Stock options are valuable employee fringe benefits if the company is healthy and successful. By cashing in these options, employees stand to earn a considerable lump sum, with very few restrictions.
A stock option is the option to buy a company’s stock at a set price. Typically, the company offers to freeze a certain number of stocks at the current market price for a period of time. The idea is that the stocks will rise in value over time. For example, if a company has granted an individual the option to purchase 1,000 shares at $5 each (the grant price), and the market value of the stock rises to $15 per share (the exercise price), the individual can earn $10 per share, or $10,000. The two different types of stock options are incentive stock options (ISOs) and non-qualifying stock options (NSOs).
Incentive Stock Options
An incentive stock option (ISO) is only offered to employees of a company. Some restrictions apply in order for the employee to obtain the tax advantage of ISOs. For example, the employee must hold the stock for one year. Only the first $100,000 of the grant price of the options are considered ISOs. The price of the shares must have risen by the date of purchase, and the option must be used by a ten-year expiration date. “Vesting,” or requirements that must be met for exercise of the stock option, also applies. For example, the contract may state that 25 percent of the options vest each year for a period of four years. This prevents the employee from exercising all his options at once.
Non-Qualifying Stock Options
A non-qualifying stock option (NSO), so named because the optionee doesn’t qualify for an ISO, can be given to directors, consultants, customers or anyone else the shareholders wish to compensate. A portion of an employee’s ISO can become an NSO if he fails to meet limitations outlined in the contract.
Exercising the Stock Option
The optionee doesn’t necessarily need to have available cash to purchase the shares included in a stock option contract. Two types of cashless exercises exist: a same-day sale and a sell-to-cover exercise. A stock broker can implement a same-day sale, in which the shares are bought and sold virtually simultaneously, or a sell-to-cover exercise, whereby the shares are sold to cover the exercise price. Of course, the optionee may simply pay cash for the available shares, or he may choose to exchange stocks he currently owns.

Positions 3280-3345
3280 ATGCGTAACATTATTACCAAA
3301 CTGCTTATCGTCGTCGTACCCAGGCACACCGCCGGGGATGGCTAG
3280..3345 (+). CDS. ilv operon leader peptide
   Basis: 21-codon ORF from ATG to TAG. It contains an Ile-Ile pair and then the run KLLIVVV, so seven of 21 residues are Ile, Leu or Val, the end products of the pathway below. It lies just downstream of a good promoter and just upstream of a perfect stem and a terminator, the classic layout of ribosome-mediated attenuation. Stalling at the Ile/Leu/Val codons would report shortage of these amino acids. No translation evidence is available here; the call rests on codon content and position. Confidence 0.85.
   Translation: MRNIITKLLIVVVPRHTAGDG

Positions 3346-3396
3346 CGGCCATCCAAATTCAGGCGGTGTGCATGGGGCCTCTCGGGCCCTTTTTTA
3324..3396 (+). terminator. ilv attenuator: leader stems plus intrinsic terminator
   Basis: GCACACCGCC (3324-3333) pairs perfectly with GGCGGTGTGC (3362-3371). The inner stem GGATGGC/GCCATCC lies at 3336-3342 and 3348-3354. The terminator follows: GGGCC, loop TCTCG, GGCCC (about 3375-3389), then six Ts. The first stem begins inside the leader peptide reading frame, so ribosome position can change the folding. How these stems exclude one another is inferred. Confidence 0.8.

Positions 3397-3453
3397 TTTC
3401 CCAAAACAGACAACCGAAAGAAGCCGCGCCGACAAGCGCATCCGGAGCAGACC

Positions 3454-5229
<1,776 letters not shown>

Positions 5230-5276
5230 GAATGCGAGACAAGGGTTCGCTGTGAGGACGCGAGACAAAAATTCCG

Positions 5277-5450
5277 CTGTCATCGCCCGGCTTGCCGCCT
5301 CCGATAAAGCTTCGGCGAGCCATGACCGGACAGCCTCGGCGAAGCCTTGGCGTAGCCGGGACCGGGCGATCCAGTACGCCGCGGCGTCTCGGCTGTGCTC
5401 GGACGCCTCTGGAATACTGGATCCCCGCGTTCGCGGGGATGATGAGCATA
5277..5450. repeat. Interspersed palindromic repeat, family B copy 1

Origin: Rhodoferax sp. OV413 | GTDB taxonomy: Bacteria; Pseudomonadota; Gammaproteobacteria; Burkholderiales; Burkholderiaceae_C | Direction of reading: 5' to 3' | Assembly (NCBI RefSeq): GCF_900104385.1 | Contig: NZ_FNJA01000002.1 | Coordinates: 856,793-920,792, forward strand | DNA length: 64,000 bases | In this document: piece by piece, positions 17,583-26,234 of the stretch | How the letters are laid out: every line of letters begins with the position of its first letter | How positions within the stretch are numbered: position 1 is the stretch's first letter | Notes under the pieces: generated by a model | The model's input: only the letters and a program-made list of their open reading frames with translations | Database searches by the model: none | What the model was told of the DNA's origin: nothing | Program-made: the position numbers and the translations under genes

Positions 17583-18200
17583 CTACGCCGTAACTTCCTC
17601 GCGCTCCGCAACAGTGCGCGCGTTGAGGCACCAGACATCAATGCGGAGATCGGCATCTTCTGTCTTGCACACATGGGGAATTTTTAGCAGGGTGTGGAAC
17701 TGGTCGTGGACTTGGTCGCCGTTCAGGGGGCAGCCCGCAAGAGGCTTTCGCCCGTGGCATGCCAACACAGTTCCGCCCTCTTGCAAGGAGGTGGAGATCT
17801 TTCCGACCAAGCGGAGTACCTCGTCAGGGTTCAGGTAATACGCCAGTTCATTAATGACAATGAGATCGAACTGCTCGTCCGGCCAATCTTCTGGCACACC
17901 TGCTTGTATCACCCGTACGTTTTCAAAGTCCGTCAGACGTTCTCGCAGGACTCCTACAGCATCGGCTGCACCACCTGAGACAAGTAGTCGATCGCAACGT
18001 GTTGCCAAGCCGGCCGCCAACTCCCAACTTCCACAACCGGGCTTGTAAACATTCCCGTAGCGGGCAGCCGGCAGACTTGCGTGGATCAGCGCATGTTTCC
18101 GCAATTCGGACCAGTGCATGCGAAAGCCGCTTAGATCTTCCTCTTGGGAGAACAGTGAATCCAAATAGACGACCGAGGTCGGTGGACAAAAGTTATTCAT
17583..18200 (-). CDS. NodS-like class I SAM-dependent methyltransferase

No taxes are owed simply because stock options have been granted. Of the two types of stock options, the ISO offers the most favorable tax implications. The individual who exercises an ISO may defer taxes until the date that he sells the shares. Even then, the tax is viewed as capital gains, instead of income tax. When an optionee exercises an NSO, it is immediately taxable as compensation, and the employer must withhold payroll taxes as well. The best tax scenario regarding an NSO is if the optionee holds the stock for more than a year. It is still considered compensation, but the profit from the sale is taxed on a capital gains basis, which is typically lower than the income tax rate.
- Turbotax: NonQualified Stock Options
- SEC: Employee Stock Options Plans
- The National Center for Employee Ownership: Stock Options, Restricted Stock, Phantom Stock, Stock Appreciation Rights (SARs), and Employee Stock Purchase Plans (ESPPs)
- U.S. Securities and Exchange Commission. "Employee Stock Options Plans." Accessed Feb. 3, 2020.
- Fidelity Investments. "Introduction to Options --The Basics," Page 22. Accessed Feb. 3, 2020.
- Internal Revenue Service. "Topic No. 427 Stock Options." Accessed Feb. 3, 2020.
- Schwab. "Employee Stock Options." Accessed Feb. 3, 2020.
- Financial Industry Regulatory Authority. "The Reality of Investment Risk." Accessed Feb. 3, 2020.
Jody C. Brown has worked as a freelance writer for the last 20 years. She has written and/or edited articles for Emory University and Thomson Publishing, as well as operated her own newsletter business for health professionals. Brown has a Bachelor of Arts in English from Valdosta State College.